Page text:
360-degree spherical video has always been something that intrigued me, and last year, I was encouraged to start experimenting in light of virtual reality.
HSBC Wallabies All Access was our first live-action virtual reality project, and these techniques and processes I’ve learnt were specifically from that production. It’s been quite a journey getting acquainted with it, so I thought I’d share my workflow to help people who are trying to achieve similar things.
There are plenty of choices in the marketplace, including the Ricoh Theta, IC Real Tech Allie, Kodak SP360cam, or GoPro’s.
The team made the decision to go with GoPro’s mounted on a 360Heros rig, since it’s adaptable to 2D and 3D stereoscopic applications. But it also offers flexibility in underwater and aerial (drone) environments for future projects.
We’ve been using the GoPros beyond the 360 video applications, often for filming behind-the-scenes of projects.
Shooting with 360 cameras is nothing like filming normal footage. Since it was our first, there was a lot of troubleshooting. Three main things to consider when you shoot 360 videos: camera position, vision range, and movement.
In storytelling, 360 cameras offer different points of view and allows you to step into someone else’s shoes. For example, if I were an ant, the VR experience would paint a picture of things being made humongous. As a small ant, how would you react to hearing a person’s footsteps pounding and getting louder with each second? Just imagine the places that you can go or what you can be!
To understand what audiences feel or how they react is very interesting, a lot more things need to be taken into account: the height of camera, its positioning in scene, and where the camera is facing at the beginning. It affects the audience’s feeling and head movement during the experience.
360 means EVERYTHING is in the camera’s view, the camera crew, lighting, and any equipment – making it crucial to have proper planning in the pre-production stages.
In the second scene of HSBC Wallabies All Access, we had to change the light bulbs throughout the locker room we were shooting in, and the whole camera crew hid behind a half open door hidden from the camera angle.
It resulted in a naturally well-lit environment, little did people know how much manipulating needed to be done in the scene.
There are two key movements to take into consideration: movements in the 360 video and how the audience moves their head (which we can’t really control). The standard Australian TV frame rate is 25 frame per seconds. In VR experience, you want to aim for higher and more frequent frame rates for a more realistic experience.
Virtual reality headsets land just in front of your eyes, movements need to be shown as realistically as possible, otherwise, people would feel disorientated and nauseous. If you had 25 frames per second in VR, you would see motion blur, and it wouldn’t make sense because the immersion replaces your current reality with virtual reality. Thus, the video has to behave the same way you would expect to view things in real life.
For this project, we settled between 50-60 frame rates per second to capture the fast speed action of the rugby players.
On the other hand, the head movement of the audience is very important too. We had to ensure that the video file size wouldn’t affect the way the video was being rendered out in the headset. If the file size is too big for the hardware being used, it can cause glitches and jittering when the audience moves too much, resulting in dizziness or a very unsettling feeling.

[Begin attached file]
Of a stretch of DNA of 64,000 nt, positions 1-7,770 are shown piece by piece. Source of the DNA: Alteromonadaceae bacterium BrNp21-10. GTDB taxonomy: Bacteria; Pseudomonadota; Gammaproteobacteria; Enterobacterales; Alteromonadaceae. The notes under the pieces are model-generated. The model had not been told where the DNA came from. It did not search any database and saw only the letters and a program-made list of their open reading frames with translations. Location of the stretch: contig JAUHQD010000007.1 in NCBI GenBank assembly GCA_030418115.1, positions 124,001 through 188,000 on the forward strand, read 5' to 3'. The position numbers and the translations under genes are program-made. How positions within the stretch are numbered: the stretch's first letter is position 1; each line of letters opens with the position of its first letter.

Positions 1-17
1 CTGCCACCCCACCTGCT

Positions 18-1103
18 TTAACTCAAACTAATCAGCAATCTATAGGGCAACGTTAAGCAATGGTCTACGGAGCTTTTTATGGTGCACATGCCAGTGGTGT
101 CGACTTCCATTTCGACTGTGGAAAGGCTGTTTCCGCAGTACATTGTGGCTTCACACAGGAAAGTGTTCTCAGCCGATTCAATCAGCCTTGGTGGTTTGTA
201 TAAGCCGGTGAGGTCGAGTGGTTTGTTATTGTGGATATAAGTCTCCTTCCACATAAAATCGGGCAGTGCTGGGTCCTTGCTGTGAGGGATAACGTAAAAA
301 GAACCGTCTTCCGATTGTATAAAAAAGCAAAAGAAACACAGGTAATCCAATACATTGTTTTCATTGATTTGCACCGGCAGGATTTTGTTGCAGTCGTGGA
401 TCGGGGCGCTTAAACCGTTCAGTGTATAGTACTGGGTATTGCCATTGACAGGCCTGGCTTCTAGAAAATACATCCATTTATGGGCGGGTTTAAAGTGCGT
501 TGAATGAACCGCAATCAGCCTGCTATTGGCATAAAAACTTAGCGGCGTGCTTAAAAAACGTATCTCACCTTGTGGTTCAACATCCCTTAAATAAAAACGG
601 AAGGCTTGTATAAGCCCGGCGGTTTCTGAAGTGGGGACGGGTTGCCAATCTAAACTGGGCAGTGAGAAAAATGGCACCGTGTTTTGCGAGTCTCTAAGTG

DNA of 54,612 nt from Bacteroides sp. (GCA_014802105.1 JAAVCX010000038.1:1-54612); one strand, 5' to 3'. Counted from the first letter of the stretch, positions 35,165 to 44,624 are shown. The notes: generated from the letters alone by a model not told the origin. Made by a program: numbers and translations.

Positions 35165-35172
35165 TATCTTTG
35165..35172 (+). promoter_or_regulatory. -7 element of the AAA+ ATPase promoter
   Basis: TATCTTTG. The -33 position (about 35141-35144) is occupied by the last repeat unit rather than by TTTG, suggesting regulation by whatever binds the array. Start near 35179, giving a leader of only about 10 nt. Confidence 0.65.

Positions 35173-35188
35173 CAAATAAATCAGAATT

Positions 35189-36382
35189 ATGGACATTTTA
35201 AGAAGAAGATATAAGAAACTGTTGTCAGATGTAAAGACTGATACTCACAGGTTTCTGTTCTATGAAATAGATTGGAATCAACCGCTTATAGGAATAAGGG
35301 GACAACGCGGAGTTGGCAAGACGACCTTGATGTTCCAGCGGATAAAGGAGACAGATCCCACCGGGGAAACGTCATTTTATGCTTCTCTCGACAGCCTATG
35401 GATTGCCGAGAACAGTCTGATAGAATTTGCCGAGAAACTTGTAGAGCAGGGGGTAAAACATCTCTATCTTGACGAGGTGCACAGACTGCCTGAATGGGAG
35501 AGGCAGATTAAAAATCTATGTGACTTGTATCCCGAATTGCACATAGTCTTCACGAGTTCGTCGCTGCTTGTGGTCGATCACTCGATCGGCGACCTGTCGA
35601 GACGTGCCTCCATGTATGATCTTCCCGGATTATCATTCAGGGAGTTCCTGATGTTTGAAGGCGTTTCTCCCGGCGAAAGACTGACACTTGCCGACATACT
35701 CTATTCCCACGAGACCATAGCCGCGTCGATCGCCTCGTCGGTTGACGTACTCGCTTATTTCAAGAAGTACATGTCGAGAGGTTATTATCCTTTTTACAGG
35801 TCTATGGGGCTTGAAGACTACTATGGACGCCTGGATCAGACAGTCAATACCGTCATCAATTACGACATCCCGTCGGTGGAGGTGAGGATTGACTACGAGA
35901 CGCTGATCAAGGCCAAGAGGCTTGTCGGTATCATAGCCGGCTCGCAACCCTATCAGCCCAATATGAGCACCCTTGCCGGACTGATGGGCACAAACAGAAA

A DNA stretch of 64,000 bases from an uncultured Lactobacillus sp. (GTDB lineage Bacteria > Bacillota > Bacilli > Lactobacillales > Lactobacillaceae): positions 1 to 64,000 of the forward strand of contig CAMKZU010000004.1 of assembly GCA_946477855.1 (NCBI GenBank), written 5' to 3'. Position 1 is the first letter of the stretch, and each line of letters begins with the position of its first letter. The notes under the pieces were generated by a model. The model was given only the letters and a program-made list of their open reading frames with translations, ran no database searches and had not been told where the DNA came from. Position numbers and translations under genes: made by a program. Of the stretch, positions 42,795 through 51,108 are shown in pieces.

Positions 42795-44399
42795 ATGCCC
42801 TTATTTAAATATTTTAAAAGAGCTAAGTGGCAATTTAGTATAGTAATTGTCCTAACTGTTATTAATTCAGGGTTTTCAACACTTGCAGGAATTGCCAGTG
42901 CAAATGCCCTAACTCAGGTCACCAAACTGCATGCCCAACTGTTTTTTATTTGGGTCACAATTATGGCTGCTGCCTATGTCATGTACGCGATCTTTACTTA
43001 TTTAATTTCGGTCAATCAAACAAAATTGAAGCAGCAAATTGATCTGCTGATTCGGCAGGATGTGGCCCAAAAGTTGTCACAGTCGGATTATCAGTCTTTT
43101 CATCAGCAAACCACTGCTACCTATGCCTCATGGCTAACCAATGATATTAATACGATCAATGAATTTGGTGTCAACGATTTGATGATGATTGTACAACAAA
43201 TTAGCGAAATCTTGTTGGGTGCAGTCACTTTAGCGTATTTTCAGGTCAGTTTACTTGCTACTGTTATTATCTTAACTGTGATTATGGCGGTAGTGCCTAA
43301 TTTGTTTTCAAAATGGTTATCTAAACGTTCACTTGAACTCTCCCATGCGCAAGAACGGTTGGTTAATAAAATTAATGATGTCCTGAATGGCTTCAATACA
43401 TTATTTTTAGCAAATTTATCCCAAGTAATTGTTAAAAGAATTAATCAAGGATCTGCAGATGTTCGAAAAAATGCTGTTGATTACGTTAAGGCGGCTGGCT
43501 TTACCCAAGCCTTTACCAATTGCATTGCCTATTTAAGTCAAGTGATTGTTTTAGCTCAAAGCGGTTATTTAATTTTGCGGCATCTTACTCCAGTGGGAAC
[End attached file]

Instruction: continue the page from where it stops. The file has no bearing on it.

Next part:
The HSBC Wallabies project brought us to three different locations to shoot a scene in each. Using seven GoPro’s and the rig, each shot was comprised of seven different video angles that were recorded and synchronized to the same length.
After shooting, you’ll end up with multiple video files that needed to be combined for a final fully spherical video.
As each take began at the shoot, we made sure to include an audio marker, to be able to synchronise the video based on the audio.
We use Kolor Autopano Video as our stitching program and Adobe After Effects for the rest of the post-production.
Here’s a step-by-step process of spherical video post-production:
1. Synchronise the frames in each video based on the audio marker.
2. Warp the first frame from each one of the seven cameras.
3. Stitch and blend them together into the spherical format.
4. After working on the first three steps of the first frame, you can apply it to all the frames that follow in the sequence.
<5. Render the whole video out and use After Effects for touching up. In particular, things that we constantly touched up were the tripod, lighting, and grading.
6. After the video is complete, get a developer to map the long video into a 3D sphere environment with audio surround sound.
7. Export in a suitable format for your device. In our case, an SDK format to be used for Android in Gear VR.
Lessons learnt and next steps:
As virtual reality and 360 content evolve, now being hosted both on Facebook and Youtube, we can assert that there will be a long life ahead of this.
The HSBC project was a good first step for me to get acquainted and formulate a system of 360 video in VR, but as the medium progresses, I want to experiment with how we can acknowledge the presence and feelings of the audience that’s participating in the experience. That being said, I worked on a personal project for the Fables From the Threshold exhibition that explores just that by making you feel like a paper doll in the production, Dollhouse.
Currently, we are working on a project for World Bank documenting people in conflict areas and showcasing it through a virtual reality format. The challenges fall more on the directing – language barriers, the lack of familiarity with technology, and environmental.
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